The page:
Intel Xeon Sierra Forest processors in production, a 144-core version

E-Core Xeon 6 will come out first

According to Intel, the Sierra Forest Xeons 6 with E-Cores should be out this quarter, while the Granite Rapids version with P-Cores will be out later, sometime in the second half of 2024.

Intel will catch up in core count, but will probably fall behind in architecture

The number of cores is one thing, but the performance of those cores is another. According to leaks, Sapphire Rapids is supposed to use the Redwood Cove architecture, which is the same core as the P-Cores in 4nm Meteor Lake processors. However, it will probably have full-throughput 512-bit AVX-512 support and AMX instructions added in.

This will help, but the base Redwood Cove core, despite the increased 64KB L1 instruction cache, does not show better IPC in benchmarks (and has worse clock speeds) than the older Golden Cove/Raptor Cove core that are now in Sapphire Rapids and Emerald Rapids Xeons.

This suggests that the Xeon 6 “Granite Rapids” may not get any performance boost directly from the core architecture. If there are architectural improvements, they will probably have to come from improved the L3 cache, core interconnect, I/O and memory controller. But there is a real possibility that the resulting performance increases will stem purely from higher core counts and possibly from better power efficiency of the 3nm node.

However, AMD is set to launch the Epyc 9005 “Turin” with Zen 5 cores this year, and quite possibly also a version with a higher number of Zen 5c cores. And Zen 5 microarchitecture is expected to deliver a big improvement in IPC (better performance per 1 MHz).

Read more: Can Zen 5 increase performance per core by up to 40% compared to Zen 4?

Granite Rapids could end up with single-core performance rivaling only the older generation of Epyc with Zen 4 architecture, while AMD will already have the much more powerful Zen 5 out. So, just because Intel has matched AMD’s pace in core count doesn’t mean AMD won’t continue to be ahead in absolute server processor performance.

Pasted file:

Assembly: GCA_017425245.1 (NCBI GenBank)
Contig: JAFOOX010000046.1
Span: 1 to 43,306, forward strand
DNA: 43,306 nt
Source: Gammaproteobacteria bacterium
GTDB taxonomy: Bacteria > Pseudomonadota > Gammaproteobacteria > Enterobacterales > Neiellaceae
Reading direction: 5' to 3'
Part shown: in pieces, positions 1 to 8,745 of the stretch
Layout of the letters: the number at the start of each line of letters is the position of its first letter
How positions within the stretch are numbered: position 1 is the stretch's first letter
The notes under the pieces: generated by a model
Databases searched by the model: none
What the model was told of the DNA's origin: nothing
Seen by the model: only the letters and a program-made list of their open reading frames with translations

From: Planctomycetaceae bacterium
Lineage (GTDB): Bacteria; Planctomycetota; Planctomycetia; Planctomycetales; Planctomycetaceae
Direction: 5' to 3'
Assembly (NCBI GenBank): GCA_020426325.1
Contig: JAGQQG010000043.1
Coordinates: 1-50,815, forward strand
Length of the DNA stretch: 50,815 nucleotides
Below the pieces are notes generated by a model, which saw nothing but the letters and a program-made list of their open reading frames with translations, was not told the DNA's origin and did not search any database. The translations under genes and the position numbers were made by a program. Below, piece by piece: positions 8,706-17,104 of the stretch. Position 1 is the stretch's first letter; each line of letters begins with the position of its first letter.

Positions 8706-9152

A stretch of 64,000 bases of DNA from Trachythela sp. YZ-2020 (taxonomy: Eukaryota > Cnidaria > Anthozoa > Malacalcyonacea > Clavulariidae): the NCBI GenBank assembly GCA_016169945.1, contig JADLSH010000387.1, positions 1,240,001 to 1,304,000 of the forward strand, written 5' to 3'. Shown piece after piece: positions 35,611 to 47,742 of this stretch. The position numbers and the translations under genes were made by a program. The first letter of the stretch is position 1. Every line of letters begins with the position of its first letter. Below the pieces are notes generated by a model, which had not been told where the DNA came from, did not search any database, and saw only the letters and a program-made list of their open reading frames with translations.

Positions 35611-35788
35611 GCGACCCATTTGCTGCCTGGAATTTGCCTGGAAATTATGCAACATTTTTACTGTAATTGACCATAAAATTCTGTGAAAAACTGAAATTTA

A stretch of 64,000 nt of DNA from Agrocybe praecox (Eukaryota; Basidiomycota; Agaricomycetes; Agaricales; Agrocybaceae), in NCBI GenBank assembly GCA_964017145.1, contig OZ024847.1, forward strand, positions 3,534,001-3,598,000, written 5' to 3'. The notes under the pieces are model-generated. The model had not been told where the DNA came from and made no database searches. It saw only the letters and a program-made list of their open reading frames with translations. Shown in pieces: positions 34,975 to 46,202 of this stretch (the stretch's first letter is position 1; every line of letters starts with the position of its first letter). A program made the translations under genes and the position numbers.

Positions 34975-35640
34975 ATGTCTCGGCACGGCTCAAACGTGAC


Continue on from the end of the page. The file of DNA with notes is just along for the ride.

According to the latest information, the Epyc 9005 could have 96 Zen 5 cores, but versions with compact Zen 5c cores could go up to 160 cores (whether there will eventually be a 192-core version remains to be seen; such configuration could be made in theory but is not confirmed). Their TDP is said to be 400W, but it’s possible it could be optionally increased.

Sources: YuuKi_AnS (1, 2, 3, 4), WCCFtech (1, 2)

English translation and edit by Jozef Dudáš

Flattr this!

Intel Arrow Lake desktop CPUs: core counts, 35W TDP on most SKUs

This year should be very fruitful for processors. First AMD’s  Zen 5 in the coming months, said to be the biggest leap since the first Zen. But Intel should have a breakthrough, too: The new Arrow Lake processors with their new LGA 1851 platform and a completely changed chiplet concept. There are also new CPU cores and GPU architecture derived from Alchemist graphics as well. But will the core and thread counts somehow change as well? Read more “Intel Arrow Lake desktop CPUs: core counts, 35W TDP on most SKUs” »


Cheap Arrow Lakes: Core Ultra 5 240F to have two versions again

Intel is preparing a new generation of desktop CPUs for the second half of the year. After three Alder/Raptor Lake generations on LGA 1700, it will be an all-new Arrow Lake architecture, with Core Ultra CPUs and an all-new LGA 1851 socket. Information about the first models is starting to appear, beginning with the cheaper SKUs: the Core Ultra 5 240F, which should be the next-gen successor to the popular cheap Core i5 ships. Read more “Cheap Arrow Lakes: Core Ultra 5 240F to have two versions again” »


Unstable Raptor Lake CPUs on the rise, Intel analyzes the issue

We recently reported on Intel Raptor Lake processors stability issues in games. Reports of crashes often accompanied by misleading messages about lack of video memory don’t seem to be subsiding, but rather multiplying, as do the number of games in which these problems are reported. Intel has not yet taken an official position on the matter, but is analyzing the problem. It is perhaps the biggest such issue with Intel processors in recent times. Read more “Unstable Raptor Lake CPUs on the rise, Intel analyzes the issue” »


Leave a Reply

Your email address will not be published. Required fields are marked *